Cluster Resource Centres (CRC) and Block Resource Centres (BRC) were first set up under the centrally sponsored District Primary Education Programme (DPEP) in 1994, with the primary aim of training teachers in improving their pedagogic practices. Under the aegis of the Sarva Shiksha Abhiyan (SSA), the vision of these centres was further expanded to include the provision of continuous academic support to teachers.
As an integral element of this strategy, the Cluster Resource Centre Coordinator (CRCC) is expected to hold monthly meetings; where teachers from the cluster can connect with each other, discuss classroom challenges and collaboratively arrive at solutions.
However, since most of them are overburdened with administrative concerns, these meetings have often been reduced to focusing on purely administrative and transactional issues like data collection.
Azim Premji Foundation (Foundation) has been working towards improving the quality of public education with a central focus on teacher professional development for long. Based on its experience on the ground, the Foundation recognises that platforms that break the isolation of teachers and enable collaboration and peer learning amongst them are important to creating a coherent and integrated approach to teacher professional development.
Across several districts of Uttarakhand, the Foundation has worked with cluster-level monthly meetings and has witnessed their transformation from forums for data collection and information exchange to spaces where teachers converge as professionals and collaboratively engage with classroom-related challenges and other academic issues; and through this process, further their own professional development.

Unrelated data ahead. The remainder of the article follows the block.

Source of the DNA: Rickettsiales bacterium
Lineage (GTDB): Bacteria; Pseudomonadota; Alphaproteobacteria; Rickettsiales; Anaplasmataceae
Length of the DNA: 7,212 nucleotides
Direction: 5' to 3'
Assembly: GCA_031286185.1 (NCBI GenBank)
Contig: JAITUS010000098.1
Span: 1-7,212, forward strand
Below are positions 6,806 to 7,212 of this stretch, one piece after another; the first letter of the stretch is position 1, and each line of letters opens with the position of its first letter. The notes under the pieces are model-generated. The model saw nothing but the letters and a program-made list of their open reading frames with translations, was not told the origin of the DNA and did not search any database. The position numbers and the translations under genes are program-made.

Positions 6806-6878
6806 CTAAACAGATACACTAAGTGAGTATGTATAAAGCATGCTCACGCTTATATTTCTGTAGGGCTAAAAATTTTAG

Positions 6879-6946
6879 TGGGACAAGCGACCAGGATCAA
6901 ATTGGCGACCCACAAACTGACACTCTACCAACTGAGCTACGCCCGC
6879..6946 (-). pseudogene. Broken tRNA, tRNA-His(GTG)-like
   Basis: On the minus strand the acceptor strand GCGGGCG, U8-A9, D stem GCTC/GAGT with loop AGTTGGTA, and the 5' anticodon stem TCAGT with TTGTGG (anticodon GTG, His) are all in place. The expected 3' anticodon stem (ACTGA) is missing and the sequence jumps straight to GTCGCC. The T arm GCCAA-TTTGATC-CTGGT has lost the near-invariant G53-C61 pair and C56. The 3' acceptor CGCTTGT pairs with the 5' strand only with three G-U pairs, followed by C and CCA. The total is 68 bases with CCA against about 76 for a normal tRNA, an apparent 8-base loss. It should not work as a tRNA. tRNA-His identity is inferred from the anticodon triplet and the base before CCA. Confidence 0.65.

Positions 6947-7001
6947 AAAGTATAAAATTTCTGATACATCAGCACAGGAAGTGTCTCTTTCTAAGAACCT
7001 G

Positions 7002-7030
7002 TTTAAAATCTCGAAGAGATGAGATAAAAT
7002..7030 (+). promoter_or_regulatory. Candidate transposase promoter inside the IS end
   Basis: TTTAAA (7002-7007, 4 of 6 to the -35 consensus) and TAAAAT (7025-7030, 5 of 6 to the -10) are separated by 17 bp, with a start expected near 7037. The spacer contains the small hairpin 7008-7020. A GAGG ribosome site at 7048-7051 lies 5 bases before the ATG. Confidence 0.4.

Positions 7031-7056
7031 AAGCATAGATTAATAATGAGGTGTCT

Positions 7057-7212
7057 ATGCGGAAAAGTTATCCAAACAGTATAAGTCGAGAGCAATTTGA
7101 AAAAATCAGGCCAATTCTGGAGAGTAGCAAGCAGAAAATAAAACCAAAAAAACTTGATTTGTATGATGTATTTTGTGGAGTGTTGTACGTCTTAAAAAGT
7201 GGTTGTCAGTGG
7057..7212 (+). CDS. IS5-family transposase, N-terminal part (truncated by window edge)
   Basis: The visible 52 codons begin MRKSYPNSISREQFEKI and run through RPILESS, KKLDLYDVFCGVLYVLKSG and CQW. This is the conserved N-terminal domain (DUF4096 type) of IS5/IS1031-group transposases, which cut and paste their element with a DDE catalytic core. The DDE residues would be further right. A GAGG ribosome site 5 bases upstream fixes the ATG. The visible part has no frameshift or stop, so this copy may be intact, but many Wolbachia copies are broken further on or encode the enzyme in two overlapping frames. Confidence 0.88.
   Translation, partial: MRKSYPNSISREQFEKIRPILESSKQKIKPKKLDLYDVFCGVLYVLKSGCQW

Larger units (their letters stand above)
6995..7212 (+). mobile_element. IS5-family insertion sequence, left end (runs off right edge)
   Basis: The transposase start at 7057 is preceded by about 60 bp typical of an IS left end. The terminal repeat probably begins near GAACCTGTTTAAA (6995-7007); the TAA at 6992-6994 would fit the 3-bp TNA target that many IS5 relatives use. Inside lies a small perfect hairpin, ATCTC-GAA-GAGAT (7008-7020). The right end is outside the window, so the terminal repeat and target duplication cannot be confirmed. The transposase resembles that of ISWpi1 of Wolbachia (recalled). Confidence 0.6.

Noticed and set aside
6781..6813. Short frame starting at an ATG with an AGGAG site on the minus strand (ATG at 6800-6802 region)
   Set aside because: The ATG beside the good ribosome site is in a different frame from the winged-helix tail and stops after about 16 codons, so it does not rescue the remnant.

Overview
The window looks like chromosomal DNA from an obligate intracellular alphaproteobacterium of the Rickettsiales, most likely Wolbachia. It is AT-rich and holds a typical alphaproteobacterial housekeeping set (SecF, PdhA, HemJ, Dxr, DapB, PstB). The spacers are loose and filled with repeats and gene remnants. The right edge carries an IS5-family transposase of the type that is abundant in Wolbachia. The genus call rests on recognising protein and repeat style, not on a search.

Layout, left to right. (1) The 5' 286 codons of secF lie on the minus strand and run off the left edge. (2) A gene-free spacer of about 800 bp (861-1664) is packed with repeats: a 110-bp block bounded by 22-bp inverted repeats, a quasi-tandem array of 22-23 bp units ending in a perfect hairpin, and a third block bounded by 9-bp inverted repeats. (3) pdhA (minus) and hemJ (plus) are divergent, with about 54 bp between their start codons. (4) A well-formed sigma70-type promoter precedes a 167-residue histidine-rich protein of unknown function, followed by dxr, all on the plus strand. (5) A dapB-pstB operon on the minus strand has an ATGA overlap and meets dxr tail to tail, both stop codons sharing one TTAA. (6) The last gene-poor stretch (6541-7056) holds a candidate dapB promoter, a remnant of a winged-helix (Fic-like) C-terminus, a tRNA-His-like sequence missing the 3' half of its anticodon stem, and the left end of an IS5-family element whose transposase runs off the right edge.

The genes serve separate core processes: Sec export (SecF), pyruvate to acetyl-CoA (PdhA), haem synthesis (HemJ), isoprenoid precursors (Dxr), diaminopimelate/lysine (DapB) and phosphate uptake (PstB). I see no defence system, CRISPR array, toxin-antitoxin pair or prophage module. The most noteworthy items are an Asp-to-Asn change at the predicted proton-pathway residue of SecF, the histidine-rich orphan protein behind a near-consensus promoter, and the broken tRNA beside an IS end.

This paper aims to describe and analyse these experiences in four clusters of Uttarakhand where sustained efforts of the CRCCs, teachers and members of the Foundation have revitalised cluster-level monthly meetings and created a teacher-owned space for academic dialogue.
- Any initiative to transform cluster-level monthly meetings into collaborative spaces for teacher professional development will require deep capacity building of the CRCC.
- It is important to build a relationship of mutual trust and respect among all stakeholders through formal and informal interactions. This relationship is crucial for collaborative learning.
- Setting up meaningful processes for organising and conducting cluster meetings is essential. This includes allocation of sufficient time for discussion, selection of relevant topics and adequate preparation by resource persons.
- The effectiveness of any such platform ultimately depends on the quality and depth of the conversations it facilitates. It is also necessary to establish backward-forward linkages with classroom processes to ensure that the platform has direct relevance for the teacher.
- It is imperative to involve teachers at different levels of decision making in matters concerning such meetings-at the level of content as well as processes.
- It is paramount that a democratic and non-threatening environment is created during these meetings.
- A conducive physical environment is crucial to learning. Selecting a convenient location and creating a clean, comfortable space is an acknowledgment of the teachers’ needs and attracts them.
Collaboration and peer learning among teachers is being increasingly recognised as one of the more effective modes of teacher professional development across the world.
Diverse mechanisms have been adopted in different contexts and geographies to facilitate spaces and forums that encourage teachers to engage with each other during the course of their work and use their collective knowledge to reflect upon and improve their practice so that it leads to a more meaningful teaching-learning experience in schools.
In India too, the importance of peer learning and the breaking of the isolation of the teacher finds mention in the National Curriculum Framework for Teacher Education 2009 (NCFTE).
Break out of intellectual isolation and share experiences and insights with others in the field, both teachers and academics working in the area of specific disciplines as well as intellectuals in the immediate and wider society.